WUHAN, CHINA — Broad avenues along a well-kept waterfront swarm with Japanese, German, French, and American cars and trucks. Commuters at bus stops wait for sleek, brightly decorated buses to carry them to their offices or favorite shopping areas. Rows of lampposts sport Pepsi logos. Fashion-conscious pedestrians chat on cellphones or check their voicemail. Meanwhile, billboard advertisements promote the latest Hollywood releases: "The Matrix Reloaded" and "Legally Blonde 2: Red, White & Blonde."
Where is this scene taking place? New York City? Seattle? London? Paris? Think again: It's Wuhan, China, during the scorching hot summer of 2003.
Wuhan is a sprawling business and industrial hub along the massive Yangtze River in central China. Most Westerners have never heard of Wuhan, but its population exceeds that of Los Angeles. It is an excellent example of the changes that have transformed the texture of life in China over the past several years.
My first visit to China, eight years ago, took me to its capital, Beijing. China in 1995 appeared poised on the verge of a huge transformation, but it was unclear what the transformation would look like.
The country seemed a lively, if confusing, mixture of tradition, socialism, and contemporary capitalism. The capitalist element - as typified by McDonald's outlets, high-end apartments, and personal pagers - was prominent, but it continued to stand out against a backdrop of traditional buildings, Mao jackets, and pedicabs delivering coal briquettes.
Fast-forward to Wuhan in 2003: In the intervening years, globalization has taken the helm. Television is as good a place as any to observe this. Numerous programs today direct themselves toward affluent, happily self-absorbed youths. The title of one of these shows translates as "TV Nation."
Another show is clearly a Chinese version of "Soul Train," complete with Chinese dance groups and well-heeled audience members grooving to soul and rap music. The emphasis here is on outlandish styles, as when an attractive young woman wearing minimal clothes and a Cher-like feather headdress dances onstage. The overall point is unmistakable: Young Chinese can indeed shake their booties with as much esprit as anyone on earth.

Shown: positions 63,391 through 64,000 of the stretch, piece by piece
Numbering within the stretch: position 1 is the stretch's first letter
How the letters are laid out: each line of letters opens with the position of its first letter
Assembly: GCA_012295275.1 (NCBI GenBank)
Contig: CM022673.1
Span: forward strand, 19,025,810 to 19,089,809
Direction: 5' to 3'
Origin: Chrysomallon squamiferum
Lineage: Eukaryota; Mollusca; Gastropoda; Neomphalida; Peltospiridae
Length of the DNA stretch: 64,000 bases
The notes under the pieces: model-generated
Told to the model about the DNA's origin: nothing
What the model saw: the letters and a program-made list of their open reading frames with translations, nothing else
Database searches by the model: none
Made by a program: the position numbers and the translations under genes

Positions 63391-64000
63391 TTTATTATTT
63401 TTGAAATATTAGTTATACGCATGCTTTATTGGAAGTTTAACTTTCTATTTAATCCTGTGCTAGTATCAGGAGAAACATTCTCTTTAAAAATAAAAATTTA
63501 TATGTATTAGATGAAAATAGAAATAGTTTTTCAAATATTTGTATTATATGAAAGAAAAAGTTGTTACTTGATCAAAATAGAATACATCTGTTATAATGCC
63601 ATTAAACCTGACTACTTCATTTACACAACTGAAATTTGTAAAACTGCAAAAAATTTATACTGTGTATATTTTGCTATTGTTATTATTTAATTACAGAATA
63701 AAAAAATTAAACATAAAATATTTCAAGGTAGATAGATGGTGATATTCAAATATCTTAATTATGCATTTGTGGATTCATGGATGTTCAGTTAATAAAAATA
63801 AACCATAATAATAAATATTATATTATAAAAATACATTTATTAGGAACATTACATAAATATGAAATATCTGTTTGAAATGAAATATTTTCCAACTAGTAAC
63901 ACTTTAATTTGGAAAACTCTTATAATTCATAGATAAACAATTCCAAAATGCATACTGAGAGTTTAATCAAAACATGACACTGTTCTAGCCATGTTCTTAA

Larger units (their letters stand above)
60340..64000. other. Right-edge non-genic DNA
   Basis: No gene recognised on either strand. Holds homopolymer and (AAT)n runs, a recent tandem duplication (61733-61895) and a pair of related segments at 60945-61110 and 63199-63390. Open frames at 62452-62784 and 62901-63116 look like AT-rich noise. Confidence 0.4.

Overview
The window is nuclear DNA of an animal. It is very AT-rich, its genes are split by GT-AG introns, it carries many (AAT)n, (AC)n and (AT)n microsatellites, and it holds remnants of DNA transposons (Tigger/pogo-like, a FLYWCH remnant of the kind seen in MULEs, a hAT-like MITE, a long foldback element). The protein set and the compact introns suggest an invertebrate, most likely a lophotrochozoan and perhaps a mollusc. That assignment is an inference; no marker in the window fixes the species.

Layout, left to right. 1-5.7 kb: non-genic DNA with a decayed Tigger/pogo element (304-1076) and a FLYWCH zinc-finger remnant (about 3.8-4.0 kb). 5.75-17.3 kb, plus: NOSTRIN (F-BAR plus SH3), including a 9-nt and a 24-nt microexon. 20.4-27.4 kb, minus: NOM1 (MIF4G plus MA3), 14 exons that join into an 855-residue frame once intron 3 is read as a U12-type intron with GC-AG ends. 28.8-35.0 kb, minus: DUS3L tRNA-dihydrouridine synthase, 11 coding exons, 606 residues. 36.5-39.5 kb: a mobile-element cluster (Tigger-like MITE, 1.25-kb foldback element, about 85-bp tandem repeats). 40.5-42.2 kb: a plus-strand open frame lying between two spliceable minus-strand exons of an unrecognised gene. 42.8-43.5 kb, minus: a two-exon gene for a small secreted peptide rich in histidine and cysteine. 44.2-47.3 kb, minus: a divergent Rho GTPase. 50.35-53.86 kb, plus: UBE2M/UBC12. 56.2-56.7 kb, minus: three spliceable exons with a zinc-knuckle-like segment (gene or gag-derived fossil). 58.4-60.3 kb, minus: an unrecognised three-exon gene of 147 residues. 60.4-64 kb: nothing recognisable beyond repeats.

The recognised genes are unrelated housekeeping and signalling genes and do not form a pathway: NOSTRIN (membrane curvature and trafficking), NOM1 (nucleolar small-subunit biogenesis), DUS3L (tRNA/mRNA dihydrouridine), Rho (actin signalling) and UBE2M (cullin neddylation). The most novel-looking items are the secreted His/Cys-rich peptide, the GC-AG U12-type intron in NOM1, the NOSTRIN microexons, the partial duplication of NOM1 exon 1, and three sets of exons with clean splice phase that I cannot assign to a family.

Meanwhile, the streets of Wuhan attest to the changes that have taken place in people's lives. Wuhan today is the most colorful city I have ever seen, owing mainly to the endless stream of advertisements - large and small - that grace every building and thoroughfare. Car traffic predominates; now some streets actually prohibit bicycles. Passersby dress in the same fashions as in the contemporary West, and the young, in particular, display no hesitation about showing affection in public.
Many of China's recent changes reveal a Japanese influence. In fact, advertising layouts and product designs can create the illusion that one is visiting Japan rather than China.
Japan's effects are hard to overstate, appearing in such diverse spheres as women's fashions, TV game shows, popular cartoons, and the sentimental songs sung at countless karaoke bars. Even the pervasive craze for studying English has the earmark of China's smaller, richer neighbor.
Is China's new consumerism strictly urban? It does display itself far more intensely in the cities than in rural areas. However, even country folk sometimes wear simple, button-down shirts with English words or cartoon figures printed on them. And some farmers who plough their rice paddies with water buffaloes return at night to houses that sport a single light bulb - and a television set.
In so many ways, China confounds the conventional wisdom of educated Americans regarding that nation.
A country that many of us still regard as isolated has reentered the economic and cultural weave of the East Asian region. A country that many of us still regard as proud to the point of arrogance has displayed considerable openness - and even the beginnings of an inferiority complex - toward the outside world.
And a country that many of us still regard as having a repressive Communist regime has embraced consumerist capitalism with barely a nod (if that) toward its ideological past. American media outlets may continue to stress the deeds of the Chinese government, but in many ways, it is the Chinese people, especially its affluent, who are in the driver's seat.
• David B. Gordon is assistant professor of East Asian History at Shepherd College in Shepherdstown, W. Va.